- Lidl will raise the starting wage for all of its hourly employees in the Philadelphia area to $15 per hour starting April 5, the discount grocery chain announced in a press release Thursday.
- The increase will lead to an immediate pay boost for more than 150 Lidl workers in the region, where Lidl operates seven stores.
- Lidl is raising pay for its Philadelphia-area employees as federal lawmakers consider proposals to raise the current national minimum wage.
In its announcement, Lidl highlighted the fact that its lowest-paid workers in the Philadelphia area will now receive more than twice the federally mandated minimum wage, which currently stands at $7.25 per hour, a level set in 2009.
The discount grocery chain also recently said it would raise pay for workers in other parts of the country. Lidl announced in January that starting pay for its workers in the Atlanta area would rise to $15 per hour, and said in February that its minimum hourly rate on Long Island, outside New York City, would go up to $16.50.
“We've gone through a very thorough and detailed look at all of our markets to do a detailed assessment of the cost of living, making sure that we can provide our members with a leading wage,” said Will Harwood, a Lidl spokesperson. “We're really making sure that we can provide a very highly attractive and leading compensation and benefits package.”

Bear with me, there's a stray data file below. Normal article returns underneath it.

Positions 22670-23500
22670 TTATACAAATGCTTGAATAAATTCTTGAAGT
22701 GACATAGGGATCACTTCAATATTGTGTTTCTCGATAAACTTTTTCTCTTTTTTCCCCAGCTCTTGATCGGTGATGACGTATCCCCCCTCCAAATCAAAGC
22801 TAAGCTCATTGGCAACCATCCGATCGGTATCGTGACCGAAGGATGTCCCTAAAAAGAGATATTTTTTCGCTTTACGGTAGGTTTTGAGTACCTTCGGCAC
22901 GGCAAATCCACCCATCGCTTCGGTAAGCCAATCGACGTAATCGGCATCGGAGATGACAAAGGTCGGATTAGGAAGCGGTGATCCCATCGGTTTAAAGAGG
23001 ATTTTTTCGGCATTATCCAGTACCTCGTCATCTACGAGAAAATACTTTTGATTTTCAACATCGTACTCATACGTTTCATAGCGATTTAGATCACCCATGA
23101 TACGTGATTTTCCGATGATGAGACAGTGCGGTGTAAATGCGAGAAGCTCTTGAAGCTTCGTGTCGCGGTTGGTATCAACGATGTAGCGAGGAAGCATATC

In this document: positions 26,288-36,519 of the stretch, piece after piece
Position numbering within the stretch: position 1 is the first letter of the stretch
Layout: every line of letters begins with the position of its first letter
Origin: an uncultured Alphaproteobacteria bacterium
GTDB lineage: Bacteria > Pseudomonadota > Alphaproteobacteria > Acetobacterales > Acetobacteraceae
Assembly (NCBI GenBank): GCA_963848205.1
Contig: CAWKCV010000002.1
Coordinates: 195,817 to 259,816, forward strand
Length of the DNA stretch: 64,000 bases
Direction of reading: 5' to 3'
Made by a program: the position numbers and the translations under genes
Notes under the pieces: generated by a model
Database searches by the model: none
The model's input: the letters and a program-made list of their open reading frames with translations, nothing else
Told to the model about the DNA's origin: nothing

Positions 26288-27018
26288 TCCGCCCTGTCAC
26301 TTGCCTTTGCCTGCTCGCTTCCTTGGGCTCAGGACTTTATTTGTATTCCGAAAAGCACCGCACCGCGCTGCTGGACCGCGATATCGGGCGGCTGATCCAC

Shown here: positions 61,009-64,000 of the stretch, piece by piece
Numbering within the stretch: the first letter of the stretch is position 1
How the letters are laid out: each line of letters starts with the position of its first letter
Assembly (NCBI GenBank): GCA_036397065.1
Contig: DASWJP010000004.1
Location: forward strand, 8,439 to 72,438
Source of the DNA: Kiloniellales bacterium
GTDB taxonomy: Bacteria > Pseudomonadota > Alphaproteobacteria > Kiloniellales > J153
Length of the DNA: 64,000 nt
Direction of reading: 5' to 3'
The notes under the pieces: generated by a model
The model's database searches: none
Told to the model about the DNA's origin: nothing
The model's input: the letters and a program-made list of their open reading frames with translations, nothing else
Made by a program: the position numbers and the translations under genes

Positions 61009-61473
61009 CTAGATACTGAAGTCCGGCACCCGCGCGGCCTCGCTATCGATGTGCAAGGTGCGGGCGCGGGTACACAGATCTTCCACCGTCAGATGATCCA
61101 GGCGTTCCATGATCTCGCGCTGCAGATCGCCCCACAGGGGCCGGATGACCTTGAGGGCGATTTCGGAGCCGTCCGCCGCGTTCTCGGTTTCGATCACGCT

Harwood also pointed to Lidl’s health insurance benefits and retirement plan as examples of how it tries to ensure that its employees are paid at a rate that will attract people. The German company, which began operating its first U.S. store in 2017, is in the midst of an expansion push that is due to increase the size of its fleet to 150 by the end of 2021.
Retailers have been drawing attention to voluntary initiatives to raise pay for their workers even as politicians spar over the wisdom of forcing employers to increase compensation for their lowest-rung workers.
Costco President and CEO Craig Jelinek told Senate lawmakers at a Feb. 25 hearing that the membership-based company would raise starting pay for its workers in the United States to $16 per hour. Target, meanwhile, has a starting hourly wage of $15.
Earlier last month, Walmart revealed that it would raise average hourly pay for 425,000 frontline employees to over $15.